Which clinical history findings are characteristic of secondary lung tumors?

Updated: Feb 16, 2021
  • Author: Daniel S Schwartz, MD, MBA, FACS; Chief Editor: John Geibel, MD, MSc, DSc, AGAF  more...
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Patients with multiple pulmonary nodules as a result of metastatic spread can be asymptomatic, especially those with indolent, slow-growing cancers, such as papillary thyroid cancer or adenoid cystic carcinoma of the salivary gland. However, the clinical presentation of patients with pulmonary metastatic lesions occurring late in the course of advanced extrapulmonary cancer is commonly dominated by the signs and symptoms of advanced/terminal malignant disease and by signs and symptoms associated with the primary cancer.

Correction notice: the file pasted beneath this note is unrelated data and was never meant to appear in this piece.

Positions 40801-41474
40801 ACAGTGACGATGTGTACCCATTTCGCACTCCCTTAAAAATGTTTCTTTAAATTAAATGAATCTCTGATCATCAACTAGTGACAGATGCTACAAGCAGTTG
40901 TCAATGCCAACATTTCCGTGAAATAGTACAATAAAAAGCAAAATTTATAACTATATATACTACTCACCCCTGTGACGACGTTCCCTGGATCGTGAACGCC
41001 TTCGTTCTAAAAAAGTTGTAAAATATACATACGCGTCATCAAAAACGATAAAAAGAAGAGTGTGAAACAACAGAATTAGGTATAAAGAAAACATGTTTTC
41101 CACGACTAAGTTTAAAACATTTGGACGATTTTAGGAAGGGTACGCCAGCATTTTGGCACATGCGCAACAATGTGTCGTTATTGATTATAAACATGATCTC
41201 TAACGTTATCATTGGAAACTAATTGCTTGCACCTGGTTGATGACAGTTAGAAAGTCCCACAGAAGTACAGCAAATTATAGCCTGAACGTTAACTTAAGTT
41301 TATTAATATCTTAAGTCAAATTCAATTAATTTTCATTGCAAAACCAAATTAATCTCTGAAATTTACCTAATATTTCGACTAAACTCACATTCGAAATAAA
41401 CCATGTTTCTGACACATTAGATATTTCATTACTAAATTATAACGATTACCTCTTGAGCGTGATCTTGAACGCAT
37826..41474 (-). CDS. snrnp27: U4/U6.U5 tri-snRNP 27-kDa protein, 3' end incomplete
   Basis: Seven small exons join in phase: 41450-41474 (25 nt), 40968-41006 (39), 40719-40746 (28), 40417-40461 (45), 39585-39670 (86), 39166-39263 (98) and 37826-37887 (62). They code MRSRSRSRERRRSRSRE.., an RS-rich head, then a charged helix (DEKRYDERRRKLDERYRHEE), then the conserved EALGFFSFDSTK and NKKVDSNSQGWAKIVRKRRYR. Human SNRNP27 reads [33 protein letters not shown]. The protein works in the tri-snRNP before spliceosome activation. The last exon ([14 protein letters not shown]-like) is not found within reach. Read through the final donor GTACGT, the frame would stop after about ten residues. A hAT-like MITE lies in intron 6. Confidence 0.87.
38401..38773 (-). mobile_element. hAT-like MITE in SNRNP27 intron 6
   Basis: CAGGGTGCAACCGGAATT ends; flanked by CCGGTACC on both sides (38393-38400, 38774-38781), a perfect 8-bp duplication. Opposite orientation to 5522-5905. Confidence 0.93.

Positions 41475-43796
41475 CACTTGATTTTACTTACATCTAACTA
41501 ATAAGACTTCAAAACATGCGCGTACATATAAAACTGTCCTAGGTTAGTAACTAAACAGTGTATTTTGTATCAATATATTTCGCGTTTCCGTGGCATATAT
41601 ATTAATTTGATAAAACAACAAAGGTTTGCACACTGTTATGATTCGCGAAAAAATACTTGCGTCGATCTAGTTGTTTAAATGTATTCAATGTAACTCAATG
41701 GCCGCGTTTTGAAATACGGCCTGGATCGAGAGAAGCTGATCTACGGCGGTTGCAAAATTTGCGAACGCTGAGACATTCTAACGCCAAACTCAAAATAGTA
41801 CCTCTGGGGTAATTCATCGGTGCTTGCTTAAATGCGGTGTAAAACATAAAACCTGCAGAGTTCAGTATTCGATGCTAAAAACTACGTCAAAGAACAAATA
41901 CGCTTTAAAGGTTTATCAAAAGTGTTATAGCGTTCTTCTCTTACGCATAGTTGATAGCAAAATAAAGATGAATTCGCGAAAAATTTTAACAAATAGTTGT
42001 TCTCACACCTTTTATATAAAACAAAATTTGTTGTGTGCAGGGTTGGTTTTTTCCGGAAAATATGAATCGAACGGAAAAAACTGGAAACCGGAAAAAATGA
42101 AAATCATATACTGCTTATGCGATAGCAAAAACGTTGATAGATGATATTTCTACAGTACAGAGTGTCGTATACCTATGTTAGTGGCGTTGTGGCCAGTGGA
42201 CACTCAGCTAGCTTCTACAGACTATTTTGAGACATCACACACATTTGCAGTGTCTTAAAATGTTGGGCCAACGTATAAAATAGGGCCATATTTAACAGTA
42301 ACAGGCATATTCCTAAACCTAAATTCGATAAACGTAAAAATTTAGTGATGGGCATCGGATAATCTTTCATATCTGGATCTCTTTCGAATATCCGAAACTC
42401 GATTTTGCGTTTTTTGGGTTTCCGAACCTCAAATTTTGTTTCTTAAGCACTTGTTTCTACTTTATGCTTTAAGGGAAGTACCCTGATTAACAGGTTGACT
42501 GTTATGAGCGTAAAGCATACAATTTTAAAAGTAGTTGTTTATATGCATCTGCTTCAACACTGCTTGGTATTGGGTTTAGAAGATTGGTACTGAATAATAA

Lymphangitic spread of the cancer into the lungs is associated with the recent onset of rapidly progressive dyspnea at rest and, occasionally, dry cough. This pattern is usually encountered in patients with a known history of cancer, most commonly of the breast, stomach, pancreas, or prostate.

Endotracheal and endobronchial metastases can be associated with new-onset cough, shortness of breath, and, occasionally, hemoptysis and chest pain.

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